Implementing Change : Kotter 's 8 Step Approach

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Week 5 Final Assignment: Implementing Change
Kotter’s 8 Step Approach
Raquel Toribio
MGT 435
Instructor: Brittany Davis
February 26, 2017

“You Have Brains in your head,
You have Feet in your shoes,
You can Steer yourself away
Direction you choose.”
- Dr. Seuss


I love this quote from Dr. Suess. It’s plain and simple, that WE have the power to choose where we want to go when there is change in any place in our lives. Change in an organization is one of the most difficult leadership challenges. Reason being; an organization’s culture compromises an interlocking set of goals, roles, process, values, communication, practices, attitudes and assumption. Within many organizations, there are small scale-changes …show more content…

SCE has many career paths within the company, fromm; Administrative and Operation to Biological Resource protection, Customer Service, Energy Efficiency, Engineering, Finance, Accounting, Information Technology, Renewable Power and Software. Guided by its core values of integrity, excellence, respect, continuous improvement and teamwork SCE is continuously preparing wisely for the future, in addition to taking care of day-today operations.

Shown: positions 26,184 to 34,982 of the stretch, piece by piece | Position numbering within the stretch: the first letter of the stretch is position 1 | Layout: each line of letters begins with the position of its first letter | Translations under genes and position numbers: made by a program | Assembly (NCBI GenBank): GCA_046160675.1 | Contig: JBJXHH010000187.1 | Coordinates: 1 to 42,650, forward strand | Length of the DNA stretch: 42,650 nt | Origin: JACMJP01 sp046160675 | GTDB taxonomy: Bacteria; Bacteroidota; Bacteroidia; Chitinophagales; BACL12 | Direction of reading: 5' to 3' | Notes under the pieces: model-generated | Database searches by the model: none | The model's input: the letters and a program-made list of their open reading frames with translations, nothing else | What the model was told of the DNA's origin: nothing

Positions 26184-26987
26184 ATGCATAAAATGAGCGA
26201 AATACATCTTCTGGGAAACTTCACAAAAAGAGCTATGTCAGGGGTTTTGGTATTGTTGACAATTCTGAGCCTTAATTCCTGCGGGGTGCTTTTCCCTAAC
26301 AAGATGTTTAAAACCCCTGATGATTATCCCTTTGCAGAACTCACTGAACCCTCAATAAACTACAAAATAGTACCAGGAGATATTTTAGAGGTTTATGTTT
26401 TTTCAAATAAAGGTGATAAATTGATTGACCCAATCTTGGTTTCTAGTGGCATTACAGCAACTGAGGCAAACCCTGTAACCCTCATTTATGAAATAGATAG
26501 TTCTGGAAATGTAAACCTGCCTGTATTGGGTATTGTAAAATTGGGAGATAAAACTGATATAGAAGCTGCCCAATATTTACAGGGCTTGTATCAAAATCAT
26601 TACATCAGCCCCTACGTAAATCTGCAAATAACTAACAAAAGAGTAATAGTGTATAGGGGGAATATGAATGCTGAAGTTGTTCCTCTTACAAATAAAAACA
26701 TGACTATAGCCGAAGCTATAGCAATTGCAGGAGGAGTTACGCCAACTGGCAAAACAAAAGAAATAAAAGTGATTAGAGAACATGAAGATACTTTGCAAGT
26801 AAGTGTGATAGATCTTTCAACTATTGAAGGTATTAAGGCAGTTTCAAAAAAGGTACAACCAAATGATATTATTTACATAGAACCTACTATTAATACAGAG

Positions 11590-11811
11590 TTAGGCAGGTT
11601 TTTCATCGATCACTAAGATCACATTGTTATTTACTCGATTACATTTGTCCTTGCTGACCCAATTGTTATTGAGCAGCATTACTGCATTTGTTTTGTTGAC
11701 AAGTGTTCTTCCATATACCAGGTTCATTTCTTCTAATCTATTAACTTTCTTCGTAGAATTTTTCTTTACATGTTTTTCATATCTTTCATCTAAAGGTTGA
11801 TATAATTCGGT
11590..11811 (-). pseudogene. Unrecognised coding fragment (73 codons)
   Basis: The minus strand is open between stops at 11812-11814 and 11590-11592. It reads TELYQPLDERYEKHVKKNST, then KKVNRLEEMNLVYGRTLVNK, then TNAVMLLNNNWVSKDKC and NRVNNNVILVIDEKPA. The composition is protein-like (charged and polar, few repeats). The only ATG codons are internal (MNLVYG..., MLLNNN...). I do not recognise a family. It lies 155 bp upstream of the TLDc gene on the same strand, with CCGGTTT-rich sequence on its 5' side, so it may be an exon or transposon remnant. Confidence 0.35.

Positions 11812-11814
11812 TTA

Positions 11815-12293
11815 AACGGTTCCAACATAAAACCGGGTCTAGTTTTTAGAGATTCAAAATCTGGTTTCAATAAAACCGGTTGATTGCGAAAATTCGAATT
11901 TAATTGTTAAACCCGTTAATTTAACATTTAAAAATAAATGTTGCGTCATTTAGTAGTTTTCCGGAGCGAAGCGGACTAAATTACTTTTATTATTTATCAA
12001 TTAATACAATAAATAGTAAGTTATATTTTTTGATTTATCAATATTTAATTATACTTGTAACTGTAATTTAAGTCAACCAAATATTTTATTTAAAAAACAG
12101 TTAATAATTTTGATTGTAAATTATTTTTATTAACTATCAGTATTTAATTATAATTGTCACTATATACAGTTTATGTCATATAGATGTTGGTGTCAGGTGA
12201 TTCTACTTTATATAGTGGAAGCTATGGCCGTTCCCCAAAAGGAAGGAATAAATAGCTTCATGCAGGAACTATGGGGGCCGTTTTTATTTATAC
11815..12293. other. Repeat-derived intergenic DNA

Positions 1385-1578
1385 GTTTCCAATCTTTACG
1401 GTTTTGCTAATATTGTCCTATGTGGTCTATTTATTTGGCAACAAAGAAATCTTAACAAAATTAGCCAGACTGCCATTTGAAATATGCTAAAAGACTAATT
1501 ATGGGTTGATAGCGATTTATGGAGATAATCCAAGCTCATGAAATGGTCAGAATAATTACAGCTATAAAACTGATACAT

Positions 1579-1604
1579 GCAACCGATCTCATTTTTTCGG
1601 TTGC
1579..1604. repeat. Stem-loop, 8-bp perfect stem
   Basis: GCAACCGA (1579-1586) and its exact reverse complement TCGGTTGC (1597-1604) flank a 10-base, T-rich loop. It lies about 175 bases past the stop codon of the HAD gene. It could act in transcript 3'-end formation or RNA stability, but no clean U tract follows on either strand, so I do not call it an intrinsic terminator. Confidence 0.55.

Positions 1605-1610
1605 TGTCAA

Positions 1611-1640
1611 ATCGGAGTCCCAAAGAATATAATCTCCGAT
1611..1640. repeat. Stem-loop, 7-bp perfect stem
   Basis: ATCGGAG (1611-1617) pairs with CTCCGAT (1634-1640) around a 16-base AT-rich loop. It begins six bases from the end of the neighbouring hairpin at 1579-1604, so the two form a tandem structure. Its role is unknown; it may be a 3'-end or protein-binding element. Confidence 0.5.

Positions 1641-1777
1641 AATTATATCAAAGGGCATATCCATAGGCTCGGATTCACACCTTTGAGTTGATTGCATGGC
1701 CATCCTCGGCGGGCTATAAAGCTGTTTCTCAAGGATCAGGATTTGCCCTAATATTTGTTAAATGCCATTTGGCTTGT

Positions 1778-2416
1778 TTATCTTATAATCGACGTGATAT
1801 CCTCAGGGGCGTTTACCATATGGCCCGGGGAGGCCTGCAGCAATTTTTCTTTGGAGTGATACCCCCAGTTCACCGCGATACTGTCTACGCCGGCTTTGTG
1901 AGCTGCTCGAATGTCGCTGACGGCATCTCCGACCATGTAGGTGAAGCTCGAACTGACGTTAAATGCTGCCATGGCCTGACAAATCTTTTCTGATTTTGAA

A few years back Edison was in the spotlight, not for the energy/light, rate aspect of the business but more so for the operations side of the business. Edison was and is still undergoing structural organization change by downsizing the company. As a former employee at Southern California Edison I can speak first hand of the layoffs that took place in the company as I was part of one of the many waves of layoffs a few years back. Change is inevitable, especially in a large company such as Edison. One of the underlying problems within the organization is the way the management level leads their team as well as there being many levels of management. Not to say all of management but there should be a consistency all across the organization. First and foremost, let’s define management and leadership. Leaders and management both go hand in hand. Although not the same, they are necessarily linked and complementary. The manager’s job is to plan, organize and

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